'Sir,' said one of the Bishops, 'do you not pray for the King with us?'

Monmouth paused some time, and, after an internal struggle, exclaimed 'Amen.' But it was in vain that the prelates implored him to address to the soldiers and to the people a few words on the duty of obedience to the government.

'I will make no speeches,' he exclaimed. 'Only ten words, my Lord.'

He turned away, called his servant, and put into the man's hand a toothpick case, the last token of ill-starred love.

'Give it,' he said, 'to that person.'

He then accosted John Ketch the executioner, a wretch who had butchered many brave and noble victims, and whose name has, during a century and a half, been vulgarly given to all who have succeeded him in his odious office.

'Here ', said the Duke, 'are six guineas for you. Do not hack me as you did my Lord Russell. I have heard that you struck him three or four times. My servant will give you some more gold if you do the work well.'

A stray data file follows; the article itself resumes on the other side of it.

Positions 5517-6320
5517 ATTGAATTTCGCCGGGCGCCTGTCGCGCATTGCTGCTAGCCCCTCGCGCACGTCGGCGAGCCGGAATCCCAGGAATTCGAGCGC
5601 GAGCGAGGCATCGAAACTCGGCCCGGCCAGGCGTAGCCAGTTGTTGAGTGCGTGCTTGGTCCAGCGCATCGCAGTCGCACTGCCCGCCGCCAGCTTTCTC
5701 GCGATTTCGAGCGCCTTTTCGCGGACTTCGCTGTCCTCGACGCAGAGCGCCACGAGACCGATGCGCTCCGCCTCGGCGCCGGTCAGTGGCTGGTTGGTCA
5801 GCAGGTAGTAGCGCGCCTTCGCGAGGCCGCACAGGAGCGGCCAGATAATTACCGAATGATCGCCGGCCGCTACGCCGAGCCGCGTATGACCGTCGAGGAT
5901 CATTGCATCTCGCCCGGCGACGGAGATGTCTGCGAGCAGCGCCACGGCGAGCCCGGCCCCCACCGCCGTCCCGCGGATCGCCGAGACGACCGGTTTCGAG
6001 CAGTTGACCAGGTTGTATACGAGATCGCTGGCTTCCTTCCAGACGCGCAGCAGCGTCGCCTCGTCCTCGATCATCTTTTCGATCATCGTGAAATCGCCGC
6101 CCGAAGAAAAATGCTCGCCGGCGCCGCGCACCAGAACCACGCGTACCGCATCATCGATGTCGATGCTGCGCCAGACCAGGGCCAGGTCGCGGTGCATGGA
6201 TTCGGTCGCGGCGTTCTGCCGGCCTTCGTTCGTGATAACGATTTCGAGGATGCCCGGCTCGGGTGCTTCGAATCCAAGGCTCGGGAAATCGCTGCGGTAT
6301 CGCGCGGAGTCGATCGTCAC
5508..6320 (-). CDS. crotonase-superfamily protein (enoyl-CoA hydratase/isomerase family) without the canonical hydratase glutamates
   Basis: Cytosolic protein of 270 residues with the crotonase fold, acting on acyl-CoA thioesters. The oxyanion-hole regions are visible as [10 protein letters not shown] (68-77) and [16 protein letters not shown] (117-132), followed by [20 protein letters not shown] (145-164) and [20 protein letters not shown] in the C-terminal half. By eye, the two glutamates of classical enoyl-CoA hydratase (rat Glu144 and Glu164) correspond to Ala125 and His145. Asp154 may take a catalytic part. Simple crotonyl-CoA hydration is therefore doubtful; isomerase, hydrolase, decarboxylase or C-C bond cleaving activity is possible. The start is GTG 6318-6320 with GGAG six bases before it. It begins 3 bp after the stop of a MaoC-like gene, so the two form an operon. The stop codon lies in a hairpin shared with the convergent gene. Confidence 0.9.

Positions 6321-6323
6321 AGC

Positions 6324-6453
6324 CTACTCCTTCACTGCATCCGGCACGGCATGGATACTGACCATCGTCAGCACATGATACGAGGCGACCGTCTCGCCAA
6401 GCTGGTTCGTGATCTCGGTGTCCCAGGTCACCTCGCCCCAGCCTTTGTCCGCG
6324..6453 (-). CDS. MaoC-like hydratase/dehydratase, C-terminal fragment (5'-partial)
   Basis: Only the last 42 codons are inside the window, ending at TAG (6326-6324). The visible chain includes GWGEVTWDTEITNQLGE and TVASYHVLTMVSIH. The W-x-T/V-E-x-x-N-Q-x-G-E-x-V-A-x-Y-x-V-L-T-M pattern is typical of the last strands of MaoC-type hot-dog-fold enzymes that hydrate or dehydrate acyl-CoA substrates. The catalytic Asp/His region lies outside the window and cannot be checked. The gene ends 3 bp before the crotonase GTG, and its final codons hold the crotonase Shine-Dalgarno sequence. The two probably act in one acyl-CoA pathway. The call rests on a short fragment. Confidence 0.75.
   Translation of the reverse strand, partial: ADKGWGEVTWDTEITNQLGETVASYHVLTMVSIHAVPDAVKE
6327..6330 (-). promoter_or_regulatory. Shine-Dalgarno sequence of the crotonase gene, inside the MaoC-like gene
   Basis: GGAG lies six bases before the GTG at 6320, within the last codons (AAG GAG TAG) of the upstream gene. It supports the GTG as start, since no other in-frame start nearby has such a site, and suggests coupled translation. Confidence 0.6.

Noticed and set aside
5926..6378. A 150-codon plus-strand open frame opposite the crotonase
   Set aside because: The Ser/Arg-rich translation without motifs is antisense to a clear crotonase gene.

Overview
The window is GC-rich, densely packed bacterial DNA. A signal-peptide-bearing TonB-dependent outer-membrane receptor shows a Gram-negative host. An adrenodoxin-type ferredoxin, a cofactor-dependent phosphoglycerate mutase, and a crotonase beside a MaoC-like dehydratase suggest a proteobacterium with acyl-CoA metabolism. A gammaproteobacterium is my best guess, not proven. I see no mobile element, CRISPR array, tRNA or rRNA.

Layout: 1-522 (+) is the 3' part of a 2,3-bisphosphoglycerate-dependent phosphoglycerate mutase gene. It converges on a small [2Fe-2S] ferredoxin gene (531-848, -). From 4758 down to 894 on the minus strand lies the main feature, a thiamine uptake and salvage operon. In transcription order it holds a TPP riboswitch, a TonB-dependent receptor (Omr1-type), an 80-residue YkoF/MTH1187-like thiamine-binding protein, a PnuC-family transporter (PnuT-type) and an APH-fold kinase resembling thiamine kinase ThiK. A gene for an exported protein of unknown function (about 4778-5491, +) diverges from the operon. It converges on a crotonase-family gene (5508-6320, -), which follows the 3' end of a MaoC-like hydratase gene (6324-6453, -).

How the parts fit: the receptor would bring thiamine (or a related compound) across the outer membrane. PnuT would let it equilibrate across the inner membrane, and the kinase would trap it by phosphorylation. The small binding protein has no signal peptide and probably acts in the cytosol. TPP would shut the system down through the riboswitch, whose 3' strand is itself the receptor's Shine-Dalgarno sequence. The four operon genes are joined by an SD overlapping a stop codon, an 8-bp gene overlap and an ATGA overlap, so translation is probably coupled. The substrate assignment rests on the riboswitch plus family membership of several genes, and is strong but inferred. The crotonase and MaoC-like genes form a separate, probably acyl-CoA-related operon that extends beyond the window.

He then undressed, felt the edge of the axe, expressed some fear that it was not sharp enough, and laid his head on the block. The divines in the meantime continued to ejaculate with great energy;

'God accept your repentance! God accept your imperfect repentance!'

The hangman addressed himself to his office. But he had been disconcerted by what the Duke had said. The first blow inflicted only a slight wound. The Duke struggled, rose from the block, and looked reproachfully at the executioner. The head sank down once more. The stroke was repeated again and again; but still the neck was not severed, and the body continued to move. Yells of rage and horror rose from the crowd. Ketch flung down the axe with a curse.